“Dumb Money,” which opens in theaters later this month, tells the story of how retail investors turned GameStop, a struggling shopping mall staple, into the world’s hottest company; SteelEye’s Matt Smith tells the story of how federal watchdogs still haven’t learned how to deal with modern market manipulation.
When the trailer for “Dumb Money,” a movie about the remarkable story of the ragtag amateur investors responsible for the 2021 GameStop saga, was released, it may have left you, as it did me, wondering how much progress has been made in preventing a similar debacle from occurring in the future.
On the surface, it seems the answer to this is very little — that in the time it has taken for Hollywood to produce a feature-length film on the power of social media collusion in influencing financial markets, all regulators have achieved so far is a collective head-scratching.
This must change — and fast. While the curtain may have closed on the GameStop debacle, the opening credits may just be rolling with regards to the collective power of dumb money.
In terms of what the industry can do to help protect against similar disruptions in the future, institutions across the capital markets space — from hedge funds to platforms and regulators — must take meaningful preventive steps.
From a fund management perspective, the main lesson to be gleaned from the GameStop saga surrounds risk. More specifically, how to ensure the unpredictable yet highly influential nature of social media is accounted for and baked into risk models.
This goes beyond factoring for short-squeeze scenarios like the GameStop fiasco. Company chief executives are also now able to have a rapid and measurable impact on the price of a stock within seconds via mediums like Twitter. Take Elon Musk, for example. You might recall when the billionaire tech entrepreneur sent Tesla stocks plummeting when he took to Twitter to ask his then 63 million-strong followership whether he should sell 10% of his Tesla stock.
More subtly, after acquiring the majority share of Twitter, which he later renamed X, Musk replaced the company’s logo with Dogecoin’s Shiba Inu dog, helping to drive a surge in the meme coin’s market value. He was later accused of insider trading by a group of investors who claimed that the billionaire profited from driving up the coin’s value.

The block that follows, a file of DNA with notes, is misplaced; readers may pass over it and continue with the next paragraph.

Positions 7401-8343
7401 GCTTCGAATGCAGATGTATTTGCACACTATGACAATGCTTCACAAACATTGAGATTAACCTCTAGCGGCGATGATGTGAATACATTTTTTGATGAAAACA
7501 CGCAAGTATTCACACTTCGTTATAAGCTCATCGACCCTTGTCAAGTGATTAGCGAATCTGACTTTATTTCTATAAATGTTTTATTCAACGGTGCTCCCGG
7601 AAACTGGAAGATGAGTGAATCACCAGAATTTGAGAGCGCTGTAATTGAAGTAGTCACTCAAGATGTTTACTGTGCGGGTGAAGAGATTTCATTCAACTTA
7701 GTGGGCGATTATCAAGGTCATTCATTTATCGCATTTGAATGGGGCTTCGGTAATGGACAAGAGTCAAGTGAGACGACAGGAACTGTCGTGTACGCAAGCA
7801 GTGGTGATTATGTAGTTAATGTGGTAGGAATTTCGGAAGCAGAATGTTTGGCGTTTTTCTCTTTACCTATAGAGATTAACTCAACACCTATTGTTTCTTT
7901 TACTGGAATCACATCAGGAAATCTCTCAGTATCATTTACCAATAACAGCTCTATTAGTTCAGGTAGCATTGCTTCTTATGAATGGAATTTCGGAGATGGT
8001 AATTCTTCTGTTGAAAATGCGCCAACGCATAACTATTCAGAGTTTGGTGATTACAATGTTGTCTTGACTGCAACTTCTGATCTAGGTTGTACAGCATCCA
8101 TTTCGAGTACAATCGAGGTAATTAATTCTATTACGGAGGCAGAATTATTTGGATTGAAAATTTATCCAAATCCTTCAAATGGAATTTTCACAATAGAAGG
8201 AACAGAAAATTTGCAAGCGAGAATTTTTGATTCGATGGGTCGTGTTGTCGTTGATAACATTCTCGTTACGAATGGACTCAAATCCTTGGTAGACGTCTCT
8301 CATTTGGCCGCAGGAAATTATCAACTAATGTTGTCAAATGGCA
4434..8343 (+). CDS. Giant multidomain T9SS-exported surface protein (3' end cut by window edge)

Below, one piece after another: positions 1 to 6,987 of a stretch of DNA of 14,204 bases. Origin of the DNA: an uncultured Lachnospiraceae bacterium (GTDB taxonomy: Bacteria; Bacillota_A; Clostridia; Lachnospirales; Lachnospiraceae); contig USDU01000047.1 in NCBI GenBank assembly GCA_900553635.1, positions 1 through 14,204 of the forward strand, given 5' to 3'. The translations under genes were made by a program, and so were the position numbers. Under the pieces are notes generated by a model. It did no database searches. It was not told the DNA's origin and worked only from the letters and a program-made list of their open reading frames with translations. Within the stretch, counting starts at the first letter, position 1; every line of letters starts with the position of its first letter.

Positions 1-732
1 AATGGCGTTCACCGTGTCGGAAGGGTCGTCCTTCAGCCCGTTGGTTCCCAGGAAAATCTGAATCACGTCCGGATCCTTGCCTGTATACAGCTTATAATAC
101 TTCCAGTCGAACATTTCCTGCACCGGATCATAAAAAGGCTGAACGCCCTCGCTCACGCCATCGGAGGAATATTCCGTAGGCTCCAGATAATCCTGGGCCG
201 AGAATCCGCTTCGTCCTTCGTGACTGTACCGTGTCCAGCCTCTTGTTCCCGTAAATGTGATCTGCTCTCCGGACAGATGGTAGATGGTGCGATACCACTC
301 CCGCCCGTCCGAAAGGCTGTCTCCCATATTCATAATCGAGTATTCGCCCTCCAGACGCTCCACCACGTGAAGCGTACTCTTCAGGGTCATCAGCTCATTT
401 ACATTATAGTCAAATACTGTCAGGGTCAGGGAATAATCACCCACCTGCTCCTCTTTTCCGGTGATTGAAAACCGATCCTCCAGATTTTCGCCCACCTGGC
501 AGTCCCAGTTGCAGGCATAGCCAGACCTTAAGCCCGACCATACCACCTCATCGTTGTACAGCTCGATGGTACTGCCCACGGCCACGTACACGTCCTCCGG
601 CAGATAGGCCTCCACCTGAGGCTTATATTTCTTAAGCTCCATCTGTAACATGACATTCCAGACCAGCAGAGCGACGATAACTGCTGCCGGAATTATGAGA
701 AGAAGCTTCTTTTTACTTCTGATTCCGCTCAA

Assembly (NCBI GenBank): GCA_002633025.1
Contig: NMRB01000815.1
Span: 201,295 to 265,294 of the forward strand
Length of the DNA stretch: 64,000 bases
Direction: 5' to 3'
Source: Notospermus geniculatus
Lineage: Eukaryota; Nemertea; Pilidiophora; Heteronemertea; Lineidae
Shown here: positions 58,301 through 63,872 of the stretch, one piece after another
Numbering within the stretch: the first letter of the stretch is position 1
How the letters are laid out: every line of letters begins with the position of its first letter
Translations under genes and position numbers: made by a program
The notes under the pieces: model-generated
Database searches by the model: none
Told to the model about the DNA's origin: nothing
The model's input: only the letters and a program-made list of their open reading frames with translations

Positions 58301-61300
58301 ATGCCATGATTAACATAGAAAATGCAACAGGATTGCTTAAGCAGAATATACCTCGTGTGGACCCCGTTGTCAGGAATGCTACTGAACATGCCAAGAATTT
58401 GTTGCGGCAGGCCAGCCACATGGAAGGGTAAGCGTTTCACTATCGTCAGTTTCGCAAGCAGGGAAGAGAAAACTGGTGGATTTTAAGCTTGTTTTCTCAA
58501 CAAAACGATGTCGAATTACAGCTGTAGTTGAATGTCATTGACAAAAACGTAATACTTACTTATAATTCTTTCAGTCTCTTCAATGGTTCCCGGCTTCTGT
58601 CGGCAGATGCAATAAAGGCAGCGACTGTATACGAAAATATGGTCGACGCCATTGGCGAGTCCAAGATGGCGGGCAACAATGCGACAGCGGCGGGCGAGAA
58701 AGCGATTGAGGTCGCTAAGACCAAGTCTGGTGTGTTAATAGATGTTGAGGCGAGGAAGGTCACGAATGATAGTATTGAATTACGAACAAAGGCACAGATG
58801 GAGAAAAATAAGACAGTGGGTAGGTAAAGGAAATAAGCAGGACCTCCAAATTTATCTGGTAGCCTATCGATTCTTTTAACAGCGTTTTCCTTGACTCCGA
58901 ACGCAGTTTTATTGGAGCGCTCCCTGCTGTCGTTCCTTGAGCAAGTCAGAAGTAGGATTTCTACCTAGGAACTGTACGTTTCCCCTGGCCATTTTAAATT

The SEC over the past few years has dramatically ramped up its fight against so-called toxic lenders: convertible note purchasers who gobble up and then dump stock in small-cap companies, turning tidy profits along the way. Greenspoon Marder’s Howard Mulligan explores recent enforcement trends and sizes up the odds against these toxic lenders.Read more
Watchdogs must learn new tricks
While placing increased attention on risk management will be critical in the social media age, financial regulators also have a critical role to play in protecting investors — both of the institutional and retail persuasion — from GameStop-type market frenzies.
Just as non-compliance has high penalties, so should social media-fueled modern market manipulation in which participants in chat forums like Reddit band together to influence the price of a stock significantly, regardless of its underlying fundamentals. While this is not yet an illegal activity, it can have sudden and dramatic implications for market participants and must be regulated in a manner that reflects this.
If we do not introduce more rigorous and clear regulations around the use of social media for influencing financial markets, this type of online activity will only become more prolific.
One area in particular in which regulators have made little progress is defining clear areas of responsibility for the market institutions implicated when trades are ordered. For instance, when the GameStop saga was in full swing, retail investment platform Robinhood took the bold decision of restricting the purchase of GameStop shares through its platform when the stock price was still considerably elevated. The stock’s price reversed dramatically in the days that followed, and analysts believe Robinhood’s decision was largely responsible for this decline. Should retail trading platforms be the ones to make such highly influential decisions? Perhaps it should instead be the trading venues, or the regulators themselves. Either way, it certainly doesn’t seem like it should be in an app’s remit to decide when people can and cannot trade a particular stock.
Watchdogs need to deliver a clear and detailed framework delineating which institutions are responsible for making which calls when instances of modern market manipulation emerge. A good first step would be taking a closer look at how certain trading platforms responded to the GameStop stock frenzy.
Regulators must also explore the true potential of platforms like Reddit to meaningfully influence market prices. Largely fueled by an influx of retail investors during Covid, online communities now have enormous reach, with the likes of the sub-Reddit r/WallStreetBets boasting more than 14 million members.
This will be no easy win for regulators, which under current rules must prove intent to determine that a stock price has been set artificially. Indeed, successfully tackling modern market manipulation may necessitate a complete regulatory overhaul.